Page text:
Professor Thomas Sunn Pedersen, an applied physicist at the Max Planck Institute for Plasma Physics in Garching, Germany, is using charged metal plates to confine positrons alongside electrons as a first step towards creating a matter-antimatter plasma on a table top.

    Although Prof. Sunn Pedersen works with the most intense beam of low-energy positrons in the world, concentrating enough particles to ignite a matter-antimatter plasma remains challenging. Researchers use electro-magnetic ‘cages’ generated under vacuum to confine antimatter, but these require openings for the particles to be injected inside. These same openings allow particles to leak back out, however, making it difficult to build up enough particles for a plasma to form.

    Prof. Sunn Pedersen has invented an electro-magnetic field with a ‘trap door’ that can let positrons in before closing behind them. Last year, the new design was able to boost the time the antimatter particles remained confined in the field by a factor of 20, holding them in place for over a second.

    ‘No one has ever achieved that in a fully magnetic trap,’ said Prof. Sunn Pedersen. ‘We have proven that the idea works.’

    But holding these elusive antimatter particles in place is only one milestone towards creating a matter-antimatter plasma in the laboratory. As part of the PAIRPLASMA project, Prof. Sunn Pedersen is now increasing the quality of the vacuum and generating the field with a levitating ring to confine positrons for over a minute. Studying the properties of plasmas ignited under these conditions will offer valuable insights to neighbouring fields.

    In June, for example, Prof. Sunn Pedersen used a variation of this magnetic trap to set a new world record in nuclear fusion reactions ignited in conventional-matter plasmas.

    ‘Collective phenomena like turbulence currently complicate control over big fusion plasmas,’ said Prof. Sunn Pedersen. ‘A lot of that is driven by the fact that the ions are much heavier than the electrons in them.’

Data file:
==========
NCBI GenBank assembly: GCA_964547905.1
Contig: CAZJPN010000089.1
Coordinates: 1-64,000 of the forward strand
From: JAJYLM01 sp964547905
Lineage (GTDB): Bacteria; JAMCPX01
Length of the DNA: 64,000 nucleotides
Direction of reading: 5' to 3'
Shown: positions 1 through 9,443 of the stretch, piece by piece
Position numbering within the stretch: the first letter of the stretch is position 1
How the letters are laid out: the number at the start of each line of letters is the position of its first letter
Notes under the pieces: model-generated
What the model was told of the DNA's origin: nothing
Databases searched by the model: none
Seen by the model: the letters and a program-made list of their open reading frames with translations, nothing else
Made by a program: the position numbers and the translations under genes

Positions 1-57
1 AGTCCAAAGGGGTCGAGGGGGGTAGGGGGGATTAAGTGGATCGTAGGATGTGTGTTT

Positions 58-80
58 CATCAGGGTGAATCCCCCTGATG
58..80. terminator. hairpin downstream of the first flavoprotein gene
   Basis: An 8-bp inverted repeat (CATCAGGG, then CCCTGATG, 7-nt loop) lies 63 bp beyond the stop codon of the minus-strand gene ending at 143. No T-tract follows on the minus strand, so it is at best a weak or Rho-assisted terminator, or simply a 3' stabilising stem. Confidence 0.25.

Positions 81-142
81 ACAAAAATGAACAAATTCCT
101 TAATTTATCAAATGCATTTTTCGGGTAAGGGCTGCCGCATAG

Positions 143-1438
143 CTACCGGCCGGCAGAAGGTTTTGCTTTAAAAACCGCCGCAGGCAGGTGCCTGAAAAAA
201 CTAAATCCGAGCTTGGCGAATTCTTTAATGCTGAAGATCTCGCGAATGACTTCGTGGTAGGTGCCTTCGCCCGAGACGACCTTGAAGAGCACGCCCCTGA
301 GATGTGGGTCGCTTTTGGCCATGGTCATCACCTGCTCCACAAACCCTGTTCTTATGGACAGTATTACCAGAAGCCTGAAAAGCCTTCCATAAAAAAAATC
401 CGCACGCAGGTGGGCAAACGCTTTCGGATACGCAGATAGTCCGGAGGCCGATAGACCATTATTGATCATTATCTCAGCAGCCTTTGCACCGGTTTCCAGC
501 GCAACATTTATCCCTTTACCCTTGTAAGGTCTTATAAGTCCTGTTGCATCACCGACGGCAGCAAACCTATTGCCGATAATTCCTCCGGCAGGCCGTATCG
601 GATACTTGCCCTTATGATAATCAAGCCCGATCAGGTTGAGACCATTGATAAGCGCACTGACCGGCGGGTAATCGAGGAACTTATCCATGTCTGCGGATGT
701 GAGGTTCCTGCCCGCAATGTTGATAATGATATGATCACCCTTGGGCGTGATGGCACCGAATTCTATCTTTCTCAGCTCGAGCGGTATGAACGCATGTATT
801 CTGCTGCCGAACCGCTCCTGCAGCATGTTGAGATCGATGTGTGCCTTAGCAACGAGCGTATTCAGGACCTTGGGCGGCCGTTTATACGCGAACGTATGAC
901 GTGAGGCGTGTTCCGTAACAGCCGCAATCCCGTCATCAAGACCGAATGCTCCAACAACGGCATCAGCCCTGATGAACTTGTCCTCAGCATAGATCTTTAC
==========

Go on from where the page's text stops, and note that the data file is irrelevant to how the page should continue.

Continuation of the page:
He hopes that by producing electron-positron plasmas like those created by the Big Bang, it may be possible to sidestep this complication because electrons and positrons have the exact same mass. If they can be controlled, such plasmas could help to validate complex models and recreate the conditions around pulsars so they can be studied up close in the laboratory for the first time.

    If successful it may finally give astronomers the answers they have puzzled over for so long.

    See the full article here .

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  • richardmitnick 12:49 pm on July 8, 2018 Permalink | Reply
    Tags: , , , , , Pulsars   

    From H.E.S.S.: “A joint X-ray and gamma-ray study of the Vela X pulsar wind nebula” 

    H.E.S.S. Cherenkov Telescope Array
    HESS Cherenkov Telescope Array, located on the Cranz family farm, Göllschau, in Namibia, near the Gamsberg
    From H.E.S.S.

    July 2018

    Pulsars are extreme stars left behind after the explosions of certain supernovae. They have masses slightly larger than the Sun, but concentrated in a very compact volume with a radius of approximately 10 km. Moreover, they spin very rapidly, with a rotation period that ranges from 1 ms to a few seconds, and they have giant magnetic fields, billions to millions of billions of times more intense than the Earth. Pulsars are identified by measuring short pulses of radiation, from radio to gamma rays, produced by beams of particles accelerated by the giant electromagnetic fields rotating along with the pulsar itself.

    There is, however, another observational manifestation of pulsars, that is, extended nebulae surrounding them that we can see in radio emission, X-rays, and gamma rays. We think that these nebulae are powered by winds of energetic particles and electromagnetic fields left behind by the pulsar, with some mechanism, not fully understood yet, that contributes to further accelerate the particles. It has long been suspected that this may happen close to the place where the pressure of the wind equals the pressure of the material around the pulsar, and the wind is abruptly terminated with the generation of a shock.

    The Vela constellation shelters a well-known pulsar, which also has an associated pulsar wind nebula, called Vela X.


    The Vela Pulsar, a neutron star corpse left from a titanic stellar supernova explosion, shoots through space powered by a jet emitted from one of the neutron star’s rotational poles. Now a counter jet in front of the neutron star has been imaged by the Chandra X-ray observatory. The Chandra image above shows the Vela Pulsar as a bright white spot in the middle of the picture, surrounded by hot gas shown in yellow and orange. The counter jet can be seen wiggling from the hot gas in the upper right. Chandra has been studying this jet so long that it’s been able to create a movie of the jet’s motion. The jet moves through space like a firehose, wiggling to the left and right and up and down, but staying collimated: the “hose” around the stream is, in this case, composed of a tightly bound magnetic field. NASA/CXC/PSU/G.Pavlov et al. Public domain.